Fallon has gotten used to absorbing jeers aimed at Pearson. He emphasizes that the company’s goal is to help students succeed—and that the ultimate decisions remain in the hands of educators and government officials. Moreover, the company says its research indicates that among Americans who’ve heard of Pearson, 83% have a positive impression of it. “It’s inevitable in a field as important as education that feelings are strong,” Fallon says. “We are here to serve parents, governments, teachers, and most importantly students. We’re trying to take the right actions for the long term, rather than the most popular ones. And if sometimes that means we get both praise and criticism—hopefully that shows we are charting a sensible middle path.” He insists, “the more people engage with Pearson, the more they tend to say, ‘You’re not who we thought you were.’ ”
Pearson’s push into data-driven education has been a smart strategy. It began with Scardino, who expanded Pearson’s publishing and education brands far beyond Penguin and the FT during her 16-year tenure. And it has accelerated under Fallon, who has expanded further into emerging markets and who has spent the past two years trying to wrestle a hodgepodge of businesses into a more coherent whole.
Fallon has restructured Pearson, cutting $215 million in costs and 4,000 jobs and acquiring digital and other education businesses overseas, most recently Brazil’s Grupo Multi chain of English-language school centers for $721 million. Net income has fallen some 18% since 2011, to $854 million in 2013, because of restructuring charges and the fact that the decline in the old businesses is outpacing the growth of new ones. But the company’s stock has stayed relatively flat, partly because Fallon has adroitly reduced expectations, likening Pearson’s reinvention to IBM’s move from hardware into services. He now says that the restructuring into what he calls a focused “One Pearson” is largely complete.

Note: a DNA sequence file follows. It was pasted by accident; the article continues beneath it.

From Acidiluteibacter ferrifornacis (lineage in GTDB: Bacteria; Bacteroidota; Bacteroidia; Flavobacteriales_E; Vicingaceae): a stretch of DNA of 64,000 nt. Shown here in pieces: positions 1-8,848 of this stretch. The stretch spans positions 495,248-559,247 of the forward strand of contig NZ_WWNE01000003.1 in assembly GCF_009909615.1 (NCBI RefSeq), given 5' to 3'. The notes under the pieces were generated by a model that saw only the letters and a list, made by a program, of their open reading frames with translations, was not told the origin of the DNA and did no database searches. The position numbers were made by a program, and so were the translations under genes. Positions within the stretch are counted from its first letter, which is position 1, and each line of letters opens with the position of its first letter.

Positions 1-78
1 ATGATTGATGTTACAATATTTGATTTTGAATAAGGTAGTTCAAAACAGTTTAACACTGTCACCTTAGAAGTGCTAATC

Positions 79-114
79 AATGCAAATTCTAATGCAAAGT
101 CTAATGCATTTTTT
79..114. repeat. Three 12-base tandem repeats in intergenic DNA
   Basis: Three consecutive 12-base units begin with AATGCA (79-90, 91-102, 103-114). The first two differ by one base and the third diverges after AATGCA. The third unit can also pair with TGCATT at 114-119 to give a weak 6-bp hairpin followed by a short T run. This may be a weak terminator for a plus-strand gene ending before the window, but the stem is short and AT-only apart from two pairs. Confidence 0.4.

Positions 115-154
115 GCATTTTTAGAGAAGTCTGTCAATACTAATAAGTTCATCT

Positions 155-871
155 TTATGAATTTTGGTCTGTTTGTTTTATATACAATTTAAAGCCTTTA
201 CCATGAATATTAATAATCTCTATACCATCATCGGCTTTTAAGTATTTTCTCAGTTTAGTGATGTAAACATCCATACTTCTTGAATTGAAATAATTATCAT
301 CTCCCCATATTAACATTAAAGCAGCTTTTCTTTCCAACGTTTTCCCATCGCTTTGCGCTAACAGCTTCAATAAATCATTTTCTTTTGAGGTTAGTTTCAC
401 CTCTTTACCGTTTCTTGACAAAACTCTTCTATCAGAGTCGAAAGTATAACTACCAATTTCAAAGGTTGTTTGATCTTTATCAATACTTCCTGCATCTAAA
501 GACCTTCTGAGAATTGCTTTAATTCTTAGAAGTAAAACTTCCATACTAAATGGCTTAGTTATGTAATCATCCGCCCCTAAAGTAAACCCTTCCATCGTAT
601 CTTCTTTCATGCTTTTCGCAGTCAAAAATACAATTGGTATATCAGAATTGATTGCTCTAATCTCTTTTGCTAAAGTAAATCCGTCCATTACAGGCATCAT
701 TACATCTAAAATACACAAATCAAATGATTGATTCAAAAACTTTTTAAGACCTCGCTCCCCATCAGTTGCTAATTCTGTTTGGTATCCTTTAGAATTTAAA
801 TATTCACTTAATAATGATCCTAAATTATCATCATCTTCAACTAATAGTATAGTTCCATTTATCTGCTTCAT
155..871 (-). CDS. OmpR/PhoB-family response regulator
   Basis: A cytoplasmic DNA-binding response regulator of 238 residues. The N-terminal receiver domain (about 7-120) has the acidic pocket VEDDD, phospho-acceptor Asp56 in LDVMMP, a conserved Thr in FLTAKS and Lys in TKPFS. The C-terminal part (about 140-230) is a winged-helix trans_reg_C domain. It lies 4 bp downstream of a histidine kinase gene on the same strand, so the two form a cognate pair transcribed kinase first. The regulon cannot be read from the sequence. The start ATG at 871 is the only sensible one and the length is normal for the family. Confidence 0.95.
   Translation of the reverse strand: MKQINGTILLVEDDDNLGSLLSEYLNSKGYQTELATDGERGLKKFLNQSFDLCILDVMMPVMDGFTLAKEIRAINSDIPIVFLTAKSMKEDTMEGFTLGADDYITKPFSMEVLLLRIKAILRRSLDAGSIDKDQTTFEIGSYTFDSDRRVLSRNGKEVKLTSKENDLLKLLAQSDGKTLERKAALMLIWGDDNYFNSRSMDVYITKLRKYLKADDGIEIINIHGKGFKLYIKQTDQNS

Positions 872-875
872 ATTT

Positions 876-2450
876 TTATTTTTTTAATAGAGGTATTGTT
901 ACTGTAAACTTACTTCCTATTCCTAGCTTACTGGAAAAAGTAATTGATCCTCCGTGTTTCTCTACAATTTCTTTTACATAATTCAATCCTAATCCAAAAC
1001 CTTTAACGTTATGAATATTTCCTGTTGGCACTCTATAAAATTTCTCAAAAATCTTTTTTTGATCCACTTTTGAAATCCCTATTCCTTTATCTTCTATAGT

It sure hasn’t been easy. “John Fallon has had the most enormous baptism of fire,” says Tom Singlehurst, head of European media equity research at Citigroup. With the culture of standardized testing—which has been a cash cow for Pearson—under attack, Fallon has to convince the world that the company is truly a force for learning, and not just the executor of an approach that may soon fall out of fashion.
Fallon imbibed the world of education, if only indirectly, growing up in Manchester, England:
His father was an elementary school principal. But Fallon didn’t initially go into the field. Instead he worked his way up through local government and then into Pearson’s communications and international divisions. A survivor of throat cancer, he has become the earnest and forthright ambassador-proselytizer for the company and its ambitions.
Pearson’s theoretician is Michael Barber, its chief education adviser. Barber, 59, may today be the single most influential educator on the face of the earth. A onetime professor at the University of London, he still has the distant, abstracted air of an academic. Barber was a key architect of England’s educational reform under then-Prime Minister Tony Blair, which involved closing underperforming schools and toughening national standards. Blair later asked Barber to apply the same approach to other services. (His work earned him a knighthood.) After leaving government, Barber became the head of McKinsey’s education practice, then moved to Pearson in 2011. In 2013 he published a report, “The Good News From Pakistan,” examining the positive results of his education philosophy—which has the uneuphonious name “deliverology”—in that country’s Punjab region.
The rumpled Barber downplays the company’s influence, then describes what to an American’s ears sounds like advocating global educational standards. “It’s not remotely true to say we are setting the global standards,” he says. “What is happening is a global economy and technological change and that affects every walk of life. It’s not caused by Pearson. It’s caused by globalization. Students are going to be part of a global labor market. Either the work moves or the people move. People who emerge into a labor market will struggle with employment, and we see that now across Europe and America. That’s just the way the world is changing. We want to make sure when we say someone is good at math they are good at math anywhere in the world.”